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Ulysse Louisma, Individually and ) On Behalf of All Others Similarly v. Automated Financial

October 27, 2011


The opinion of the court was delivered by: Magistrate Judge Young B. Kim


Plaintiff Ulysse Louisma has moved pursuant to Federal Rule of Civil Procedure 26(c) for a protective order allowing him to delay disclosing certain surveillance photographs until after representatives from defendants Automated Financial and Metabank are deposed. For the following reasons, the motion is denied.


Louisma brings this class action suit under the Electronic Funds Transfer Act ("EFTA"), 15 U.S.C. § 1693, et seq., and its implementing Regulation E, 12 C.F.R § 205.1 et seq., alleging that the defendants-who operate automated teller machines-failed to post a required fee notice on or near an ATM at the Old Orchard Mall in Skokie, Illinois ("the Skokie ATM"). (R. 1, Compl. ¶¶ 6, 9, 11, 15.) When Louisma used the Skokie ATM on June 27, 2010, he was charged a $3.50 withdrawal fee. (Id. ¶ 10.) According to Louisma's complaint, there was no fee notice on or near the Skokie ATM at the time of his transaction.

(Id. ¶ 11.) Louisma seeks actual and statutory damages for the proposed class in accordance with EFTA and Regulation E. (Id. ¶ 31.) In June 2011, the assigned district judge referred this case to this court for discovery supervision. (R. 13.) On October 7, 2011, Louisma filed the current motion requesting a protective order for certain surveillance photographs depicting the relevant ATMs. (R. 35.)


In moving for a protective order, Louisma argues that he should be allowed to delay disclosing multiple photographs taken of two ATM machines relevant to this case, including the Skokie ATM, in order to prevent the defendants' witnesses from modifying their deposition testimony to conform to the images depicted in those photographs. Louisma concedes that the photographs arguably are responsive to Metabank's request for document production, but he objects to turning them over until after he has deposed the defendants' representatives. Louisma argues that good cause supports the motion because, according to him, the delayed production will ensure that the witnesses testify from their unrefreshed recollection rather than tailoring their testimony to reflect what is revealed in the photographs.

In keeping with the "liberality of pretrial discovery," this court has the authority to issue protective orders permitted by Federal Rule of Civil Procedure 26. See Seattle Times Co. v. Rhinehart, 467 U.S. 20, 34 (1984). Pursuant to Rule 26(c), the court may exercise its discretion to issue a protective order when the moving party shows "good cause" to protect the material. See Fed. R. Civ. P. 26(c)(1); Citizens First Nat. Bank of Princeton v. Cincinnati Ins. Co., 178 F.3d 943, 945 (7th Cir. 1999). The burden of showing good cause rests on the moving party. Pfizer Inc. v. Apotex Inc., 744 F. Supp. 2d 758, 762 (N.D. Ill. 2010). To establish good cause, courts have emphasized the moving party's burden to provide specific supporting facts,rather than mere allegations or conclusory assertions. See, e.g., Andrew Corp. v. Rossi, 180 F.R.D. 338, 341 (N.D. Ill. 1998); Fausto v. Credigy Servs. Corp., 251 F.R.D. 436, 438 (N.D. Cal. 2008); Jerolimo v. Physicians for Women, P.C., 238 F.R.D. 354, 356 (D. Conn. 2006).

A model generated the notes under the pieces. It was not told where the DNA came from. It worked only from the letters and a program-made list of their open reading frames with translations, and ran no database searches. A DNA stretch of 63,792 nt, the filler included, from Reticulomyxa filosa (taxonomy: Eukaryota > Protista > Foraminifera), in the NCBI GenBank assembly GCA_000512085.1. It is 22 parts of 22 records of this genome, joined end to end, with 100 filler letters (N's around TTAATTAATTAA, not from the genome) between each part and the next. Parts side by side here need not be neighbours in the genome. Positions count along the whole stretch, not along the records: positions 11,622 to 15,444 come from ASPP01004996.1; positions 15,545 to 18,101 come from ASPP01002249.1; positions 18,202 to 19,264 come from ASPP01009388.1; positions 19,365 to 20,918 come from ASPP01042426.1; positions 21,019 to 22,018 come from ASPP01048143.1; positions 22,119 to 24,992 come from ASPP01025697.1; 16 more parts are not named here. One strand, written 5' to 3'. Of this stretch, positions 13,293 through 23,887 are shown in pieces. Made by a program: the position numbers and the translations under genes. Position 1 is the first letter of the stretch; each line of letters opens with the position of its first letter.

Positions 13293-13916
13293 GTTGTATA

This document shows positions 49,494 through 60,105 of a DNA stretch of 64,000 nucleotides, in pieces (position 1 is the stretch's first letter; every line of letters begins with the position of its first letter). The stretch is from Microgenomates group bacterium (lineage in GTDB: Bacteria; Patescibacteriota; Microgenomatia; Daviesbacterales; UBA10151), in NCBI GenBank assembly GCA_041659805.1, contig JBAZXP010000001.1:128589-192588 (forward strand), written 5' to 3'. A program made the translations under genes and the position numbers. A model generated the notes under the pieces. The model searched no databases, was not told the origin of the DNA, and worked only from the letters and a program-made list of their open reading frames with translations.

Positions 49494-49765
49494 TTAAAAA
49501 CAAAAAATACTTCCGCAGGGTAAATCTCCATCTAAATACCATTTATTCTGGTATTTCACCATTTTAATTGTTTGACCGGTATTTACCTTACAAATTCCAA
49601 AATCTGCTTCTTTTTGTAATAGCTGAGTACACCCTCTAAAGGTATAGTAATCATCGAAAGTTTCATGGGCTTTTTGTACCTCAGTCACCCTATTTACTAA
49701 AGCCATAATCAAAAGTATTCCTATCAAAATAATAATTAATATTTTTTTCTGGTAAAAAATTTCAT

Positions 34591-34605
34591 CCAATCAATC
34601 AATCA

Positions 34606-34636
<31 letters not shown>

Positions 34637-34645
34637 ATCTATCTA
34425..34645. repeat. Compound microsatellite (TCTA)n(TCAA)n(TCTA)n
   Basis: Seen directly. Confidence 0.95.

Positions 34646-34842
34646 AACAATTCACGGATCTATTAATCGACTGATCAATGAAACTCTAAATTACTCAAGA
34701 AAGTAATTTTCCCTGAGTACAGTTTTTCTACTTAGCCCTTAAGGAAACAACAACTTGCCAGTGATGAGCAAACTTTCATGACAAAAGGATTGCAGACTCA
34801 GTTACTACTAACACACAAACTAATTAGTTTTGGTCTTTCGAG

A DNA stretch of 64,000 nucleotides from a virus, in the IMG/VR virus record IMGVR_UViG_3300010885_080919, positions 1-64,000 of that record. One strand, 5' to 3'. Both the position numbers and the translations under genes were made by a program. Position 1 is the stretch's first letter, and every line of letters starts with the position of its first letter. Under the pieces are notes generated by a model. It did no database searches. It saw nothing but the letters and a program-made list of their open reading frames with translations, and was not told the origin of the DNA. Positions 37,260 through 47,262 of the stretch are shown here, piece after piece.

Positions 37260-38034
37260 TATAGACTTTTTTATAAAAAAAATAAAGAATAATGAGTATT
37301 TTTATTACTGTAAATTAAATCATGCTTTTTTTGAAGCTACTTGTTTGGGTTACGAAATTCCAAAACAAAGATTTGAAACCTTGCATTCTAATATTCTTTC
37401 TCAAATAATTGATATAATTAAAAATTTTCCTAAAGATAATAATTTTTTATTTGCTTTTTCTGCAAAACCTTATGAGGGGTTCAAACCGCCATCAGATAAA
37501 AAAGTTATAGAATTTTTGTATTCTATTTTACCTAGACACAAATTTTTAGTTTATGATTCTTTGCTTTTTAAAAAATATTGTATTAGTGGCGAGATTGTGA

Louisma argues that he has shown good cause for the protective order because, according to him, withholding the photographs until after the depositions of the defendants' representatives will prevent those witnesses from tailoring their testimony to reflect the conditions shown in the photographs. But his concern that the photographs will cause the defendants' witnesses to testify untruthfully is nothing more than a "[b]road allegation[] of harm [which], unsubstantiated by specific examples or articulated reasoning, [does] not satisfy the Rule 26(c) test." Fausto, 251 F.R.D. at 437 (internal quotation omitted). That is because the court will not assume that a witness will testify untruthfully absent some specific demonstration of fact pointing to that risk. See Rofail v. United States, 227 F.R.D. 53, 59 (E.D.N.Y. 2005); see also Costa v. AFGO Mech. Servs., Inc., 237 F.R.D. 21, 24 (E.D.N.Y. 2006); Jerolimo,238 F.R.D. at 356.